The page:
The Sakyong, having just emerged from leading a deep retreat at Shambhala Mountain Center, wants to share with the Shambhala community the following letter he has written to Emanuel African Methodist Episcopal Church.
Letter to Emanuel African Methodist Episcopal Church
To the congregation of Mother Emanuel, and to the families and loved ones of the recently deceased, I write to you from deep meditation retreat in Colorado, with sadness and compassion in my heart.
Accidents can strike suddenly. Sickness can slowly wither our body and spirit. Natural disasters leave us in a state of panic at the elemental power of the world. But in facing terrorism arising through the poison of racism, we are shocked into a state of horror — personally experiencing humanity at its most violent.
In this time of instability and extreme challenge, where can we find refuge? What can transcend these illusory boundaries of race, ethnic origin, personal background, or orientation of any sort?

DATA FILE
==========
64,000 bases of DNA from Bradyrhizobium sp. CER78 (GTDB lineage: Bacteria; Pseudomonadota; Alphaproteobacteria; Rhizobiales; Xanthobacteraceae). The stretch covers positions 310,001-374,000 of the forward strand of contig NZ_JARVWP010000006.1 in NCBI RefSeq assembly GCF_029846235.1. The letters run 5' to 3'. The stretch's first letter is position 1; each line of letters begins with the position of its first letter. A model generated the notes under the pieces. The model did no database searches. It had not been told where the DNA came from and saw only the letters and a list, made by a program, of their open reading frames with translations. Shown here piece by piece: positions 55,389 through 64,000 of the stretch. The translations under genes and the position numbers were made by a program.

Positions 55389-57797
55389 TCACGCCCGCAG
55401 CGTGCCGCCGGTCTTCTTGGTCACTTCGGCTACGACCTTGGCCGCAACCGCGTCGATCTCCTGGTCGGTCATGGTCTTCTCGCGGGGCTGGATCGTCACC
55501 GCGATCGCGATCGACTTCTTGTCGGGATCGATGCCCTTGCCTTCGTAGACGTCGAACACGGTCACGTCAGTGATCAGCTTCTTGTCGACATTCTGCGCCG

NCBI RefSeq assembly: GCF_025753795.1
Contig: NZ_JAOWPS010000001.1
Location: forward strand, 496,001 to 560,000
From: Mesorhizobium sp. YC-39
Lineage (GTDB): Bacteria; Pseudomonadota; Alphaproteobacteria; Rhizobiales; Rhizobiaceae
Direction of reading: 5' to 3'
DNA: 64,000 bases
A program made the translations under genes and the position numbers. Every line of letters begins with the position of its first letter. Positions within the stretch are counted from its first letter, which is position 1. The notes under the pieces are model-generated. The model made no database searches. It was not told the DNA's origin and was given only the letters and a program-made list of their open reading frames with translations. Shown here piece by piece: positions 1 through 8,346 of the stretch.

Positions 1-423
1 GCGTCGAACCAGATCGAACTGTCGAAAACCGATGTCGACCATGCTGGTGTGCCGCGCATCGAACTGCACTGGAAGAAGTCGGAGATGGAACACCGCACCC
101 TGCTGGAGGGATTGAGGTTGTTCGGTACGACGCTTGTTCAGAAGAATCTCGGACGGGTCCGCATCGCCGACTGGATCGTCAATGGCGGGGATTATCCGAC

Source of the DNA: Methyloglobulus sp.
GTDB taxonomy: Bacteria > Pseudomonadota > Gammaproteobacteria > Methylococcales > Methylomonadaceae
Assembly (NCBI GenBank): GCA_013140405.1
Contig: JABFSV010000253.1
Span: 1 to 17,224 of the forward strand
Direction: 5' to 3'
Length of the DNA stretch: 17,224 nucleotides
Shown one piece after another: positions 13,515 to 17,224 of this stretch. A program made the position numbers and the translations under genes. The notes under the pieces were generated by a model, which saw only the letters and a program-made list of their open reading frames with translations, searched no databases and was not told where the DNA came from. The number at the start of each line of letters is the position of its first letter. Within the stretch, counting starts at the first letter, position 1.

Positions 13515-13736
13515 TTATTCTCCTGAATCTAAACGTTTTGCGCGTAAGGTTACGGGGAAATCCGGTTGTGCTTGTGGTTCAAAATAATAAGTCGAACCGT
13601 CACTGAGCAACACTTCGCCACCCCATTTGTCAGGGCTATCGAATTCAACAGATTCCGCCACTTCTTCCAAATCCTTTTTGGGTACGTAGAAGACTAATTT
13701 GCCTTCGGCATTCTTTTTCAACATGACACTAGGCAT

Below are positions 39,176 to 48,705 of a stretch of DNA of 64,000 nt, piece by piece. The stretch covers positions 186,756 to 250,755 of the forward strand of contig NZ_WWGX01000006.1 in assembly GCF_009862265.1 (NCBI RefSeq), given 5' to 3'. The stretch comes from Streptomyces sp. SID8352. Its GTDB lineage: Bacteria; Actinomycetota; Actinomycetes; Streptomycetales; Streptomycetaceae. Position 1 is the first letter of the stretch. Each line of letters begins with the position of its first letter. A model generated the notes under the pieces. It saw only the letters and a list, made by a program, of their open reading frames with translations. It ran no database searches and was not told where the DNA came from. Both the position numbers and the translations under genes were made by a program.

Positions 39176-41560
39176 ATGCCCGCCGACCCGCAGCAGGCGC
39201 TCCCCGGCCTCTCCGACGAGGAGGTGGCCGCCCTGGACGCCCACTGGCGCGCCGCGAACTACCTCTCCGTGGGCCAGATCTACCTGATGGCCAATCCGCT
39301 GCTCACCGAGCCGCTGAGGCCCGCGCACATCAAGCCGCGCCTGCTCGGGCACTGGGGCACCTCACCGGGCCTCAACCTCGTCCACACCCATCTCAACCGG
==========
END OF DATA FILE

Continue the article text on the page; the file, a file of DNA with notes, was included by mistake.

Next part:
Our only reliable source of strength is the goodness of our hearts. Our only foundation for coming to terms with the suffering of the times is our innate need to be decent human beings.
All of humanity has this worthiness, locked deep beneath the layers of hope and fear. I write to you today from that fundamental place, in the midst of our loved ones being taken from us, and our very identity being stripped away. Underneath the bewilderment, grief, and anger, we find ourselves questioning the whole thing — our ground has been shaken.
However, when we come this close to senseless terror, we begin to glimpse our true nature — goodness — and we remember the goodness of those we have lost. We see this kind of bravery in the profound forgiveness voiced by the families of those who were killed in South Carolina. This is such an example of basic goodness and the power of forgiveness, right in the midst of the most ruthless violence and pain.
We must find and reside on that innate ground of human goodness in order to move through the darkness of this age. We must take refuge in the warmth of human decency in order to weather the pain and confusion that assaults the sanctuary of our very heart. We must join together in wisdom and kindness to combat the senseless terror we see all around us.
With profound love,
June 28, 2015